•         Inadequatesavings: One 2019 study estimates over 40% of all U.S.households where the head of the household is now between 35-64will run short of the retirement income needed to cover averageexpenses and healthcare costs.
  •         High cost: Defined contribution planssponsored by smaller companies don't enjoy the economies of scaleof larger plans and pay substantially more in total plan fees,usually at least 1% of assets. These costs often reduce employeereturns as they are incorporated into the total expense ratios ofplan investments.
  •         Overly complicated: When you review theevolution of different defined contribution (DC) programs issuedunder the tax code (e.g., 401(a), 401(k), 403(b), 457(b)), youquickly realize there has been no master plan in putting themtogether. Then consider personal retirement programs like IRAs,SEPs, Keoghs, etc. and it can boggle the mind. All these provisionsadd cost and complexity to the system without seeming to bolsterretirement security.
  •         Too centered on the employer plan: Thecurrent U.S. employer retirement plan system is partly an outgrowthof the wage-price controls imposed during World War II thatencouraged employers to provide compensation increases throughfringe benefit programs such as pension plans. But the regulatoryregime imposed by ERISA in order to help secure these benefits(including non-discrimination testing, audits, legal documents,disclosures, etc.) substantially increases compliance costs anddiscourages smaller employers from even offering programs.Furthermore, employees in the "gig economy" frequently aren'teligible for an employer-sponsored plan.
  •         Decreasedprotection against longevity risk: The average Americanlife expectancy increased from 71.9 in 1974 to78.5 in 2017. At the same time, the move from DB to DC plans hasmeant that the average participant has less protection againstoutliving their assets as lump sum payments have replaced lifeannuities as their plan's default form of distribution.
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Rethinking retirement legislation for the 21st century

In aggregate, these issues suggest any overhaul of the currentprivate pension system needs to deliver a simpler, less expensivesystem that encourages increased overall savings rates. It is hardto see how simply tweaking the existing ERISA legislation willproduce that, as it was built around forcing individual employersto secure their pension commitments through a series of regulatoryrequirements.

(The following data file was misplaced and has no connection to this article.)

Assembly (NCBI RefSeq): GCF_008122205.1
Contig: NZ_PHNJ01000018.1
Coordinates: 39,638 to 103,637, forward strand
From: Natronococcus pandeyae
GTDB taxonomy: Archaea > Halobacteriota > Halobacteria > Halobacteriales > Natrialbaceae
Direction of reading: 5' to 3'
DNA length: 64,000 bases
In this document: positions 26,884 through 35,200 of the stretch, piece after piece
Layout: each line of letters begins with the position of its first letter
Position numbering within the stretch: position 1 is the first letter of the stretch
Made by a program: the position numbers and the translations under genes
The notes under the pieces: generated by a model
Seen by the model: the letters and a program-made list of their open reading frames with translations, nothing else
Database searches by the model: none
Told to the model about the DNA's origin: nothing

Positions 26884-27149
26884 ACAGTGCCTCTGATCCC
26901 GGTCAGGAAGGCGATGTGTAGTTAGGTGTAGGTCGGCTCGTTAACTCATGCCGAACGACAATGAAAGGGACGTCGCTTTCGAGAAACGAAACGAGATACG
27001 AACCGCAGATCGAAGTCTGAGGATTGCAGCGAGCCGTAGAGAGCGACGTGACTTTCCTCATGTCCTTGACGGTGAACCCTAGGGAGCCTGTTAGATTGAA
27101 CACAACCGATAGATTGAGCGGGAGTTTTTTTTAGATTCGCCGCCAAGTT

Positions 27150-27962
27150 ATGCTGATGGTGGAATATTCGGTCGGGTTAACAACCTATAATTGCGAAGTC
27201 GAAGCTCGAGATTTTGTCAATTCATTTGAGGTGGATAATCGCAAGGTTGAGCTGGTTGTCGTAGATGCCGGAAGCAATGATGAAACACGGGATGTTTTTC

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Perhaps we need to envision a system that recognizesindividuals, rather than employers, as the key driver of retirementsecurity.

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One potential starting point would be adapting the U.S.government's Thrift Savings Plan for civil service and militaryemployees. It is already a multi-employer plan, doesn't have tofile financial statements, has incredibly low administrative costs,is not subject to litigation, and allows employees to contribute tothe same account across different jobs.

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Expanding this type of program to the private sector could evengo further by allowing self-employed workers to establish accountsas well. And the program could restrict any employer contributionsto the use of certain safe harbor formulas, eliminating the needfor non-discrimination testing.

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The U.S. government's role could be limited to ensuring promisedcontributions are deposited, as occurs for Social Securitycontributions with private sector providers competing for accountsusing a standard design, comparable to how Medicare supplementplans are now offered.

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Addressing inadequate savings

This approach could lead to a much simpler, cheaper system. Bypooling tens of millions of employee accounts together, evenworkers at smaller companies would enjoy low investment andadministrative fees. Standardizing plan terms and options wouldmake it simpler for the average worker to understand. And the plancould offer the lowest possible cost life annuities give thepopulation size.

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What it wouldn't do of course is address inadequate savingslevels by employees or lack of employer contributions. But supposethe U.S. government assumed virtually all the administrative dutiesfor this program in return for some level of minimum employercontribution (say 1% of pay) that would be required ofparticipating plans. (Employers could of course contribute moreusing one of the same harbor formulas. Or even decide to remainwithin the existing system.) How many employers would turn downthis trade?

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Revamp instead of upgrading

ERISA was enacted when the average worker's dream was spendingtheir career with one company and retiring with a gold watch and acomfortable pension.

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Perhaps that is the best sign that a new system – whether basedon the ideas above or something different – is needed to betterreflect today's economy rather than updating a system which haslong outlived its original goals.

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Alan Vorchheimer, Principal, Wealth Practice atBuck can be reachedat [email protected].